A taxpayer who paid medical expenses for a deceased spouse or dependent can deduct the expenses in the year paid without attaching an election statement.
- Pension or annuity without a surviving annuitant–If the decedent was receiving a pension or annuity and some investment was lost because there was no surviving annuitant, you can deduct the lost investment as a miscellaneous itemized deduction not subject to the 2 percent adjusted gross income (AGI) limitation.
Funeral, probate, and other estate expenses may be deductible on one of the estate returns, but aren’t deductible on the decedent’s final Form 1040.
Standard deduction and personal exemption
The standard deduction and personal exemption generally can be claimed in full as if death hadn’t occurred. A decedent can’t use the standard deduction if the surviving spouse files separately and itemizes. In addition, a decedent can’t claim the personal exemption if someone else can claim the decedent as a dependent.
You can claim, on the decedent’s return, any credits that the decedent was eligible for before death. You may claim an earned income credit on behalf of a decedent, even if the decedent’s return covers only part of a year and he or she wouldn’t have qualified with a full year’s income. A decedent’s earned income credit is refundable if it exceeds the decedent’s tax liability for the year.
Headings and signing the forms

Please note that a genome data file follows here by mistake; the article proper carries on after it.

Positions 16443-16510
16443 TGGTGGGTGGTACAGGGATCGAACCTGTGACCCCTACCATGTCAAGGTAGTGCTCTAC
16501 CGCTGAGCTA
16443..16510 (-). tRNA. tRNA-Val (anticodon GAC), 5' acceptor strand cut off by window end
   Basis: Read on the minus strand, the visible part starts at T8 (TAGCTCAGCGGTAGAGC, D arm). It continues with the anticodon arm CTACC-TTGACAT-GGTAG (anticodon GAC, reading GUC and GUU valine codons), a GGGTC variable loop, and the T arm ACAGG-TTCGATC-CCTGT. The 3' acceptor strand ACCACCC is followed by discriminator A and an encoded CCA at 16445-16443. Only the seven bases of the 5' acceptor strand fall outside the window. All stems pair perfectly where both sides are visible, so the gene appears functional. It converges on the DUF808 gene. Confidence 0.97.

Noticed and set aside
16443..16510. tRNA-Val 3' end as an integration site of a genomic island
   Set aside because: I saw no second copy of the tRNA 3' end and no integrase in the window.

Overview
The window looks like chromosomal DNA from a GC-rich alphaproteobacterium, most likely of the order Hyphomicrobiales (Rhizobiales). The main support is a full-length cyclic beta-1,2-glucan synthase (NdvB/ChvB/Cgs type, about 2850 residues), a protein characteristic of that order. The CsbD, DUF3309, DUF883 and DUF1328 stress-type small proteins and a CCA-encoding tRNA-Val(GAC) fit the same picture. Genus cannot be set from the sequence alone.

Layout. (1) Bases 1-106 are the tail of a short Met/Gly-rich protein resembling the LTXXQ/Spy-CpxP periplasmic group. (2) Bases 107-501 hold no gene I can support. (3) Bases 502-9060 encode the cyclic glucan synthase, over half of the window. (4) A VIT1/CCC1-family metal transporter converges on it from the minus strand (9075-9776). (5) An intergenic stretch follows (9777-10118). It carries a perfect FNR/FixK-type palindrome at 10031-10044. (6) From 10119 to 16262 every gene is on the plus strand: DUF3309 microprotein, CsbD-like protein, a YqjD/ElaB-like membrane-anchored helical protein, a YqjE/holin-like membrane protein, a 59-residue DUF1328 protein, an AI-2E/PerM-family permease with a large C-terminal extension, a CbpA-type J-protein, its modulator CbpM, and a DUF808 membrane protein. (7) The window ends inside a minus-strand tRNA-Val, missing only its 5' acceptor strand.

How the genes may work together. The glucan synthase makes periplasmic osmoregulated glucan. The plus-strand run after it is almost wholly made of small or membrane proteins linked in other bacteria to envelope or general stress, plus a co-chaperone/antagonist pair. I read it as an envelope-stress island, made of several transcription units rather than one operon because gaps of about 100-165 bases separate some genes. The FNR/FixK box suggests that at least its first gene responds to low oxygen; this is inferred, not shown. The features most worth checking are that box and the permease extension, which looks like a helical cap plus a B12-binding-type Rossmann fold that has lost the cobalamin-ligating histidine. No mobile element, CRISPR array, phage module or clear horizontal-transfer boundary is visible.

Regardless of whether you file a joint return or a separate return for the decedent, you should write the following across the top of the tax return:
- The decedent’s name
- The date of death
If you file a joint return, write the names, address, and Social Security numbers of the decedent and surviving spouse in the space provided. If you file a separate return for the decedent, write the decedent’s name in care of the person filing the form and that person’s address.
Signing the forms
The following are the procedures for an estate representative, a surviving spouse, and a person in charge of a decedent’s property:
- Estate representative–A court-appointed representative must sign the return and include his or her title. In the case of a joint return, the representative signs for the decedent and the surviving spouse signs, as usual, in the space for his or her signature. If the spouse is serving as the representative, he or she should sign the return twice. Note that the surviving spouse shouldn’t, in this circumstance, write the words “Filing as Surviving Spouse” on the signature line.
- Surviving spouse–A surviving spouse should first write “Filing as Surviving Spouse” in the space for the decedent’s signature. He or she then signs in the space for his or her signature.
- Person in charge of a decedent’s property–That person should sign his or her name followed by the words “Personal Representative.”
Documents needed to claim a refund
If the tax return shows a refund, Form 1310 or other documentation may be required, depending on who files and signs the return. The following table outlines the required documentation in various circumstances:
Returns/Documents Required for Filing
If the return is filed and signed by:
Then these documents are required to claim refund:
A decedent’s Form 1040 must be filed on forms for the appropriate tax year and is due at the same time that the decedent’s income tax return would have been due had death not occurred. The return can’t be filed early so that the personal representative can be discharged and the probate estate closed.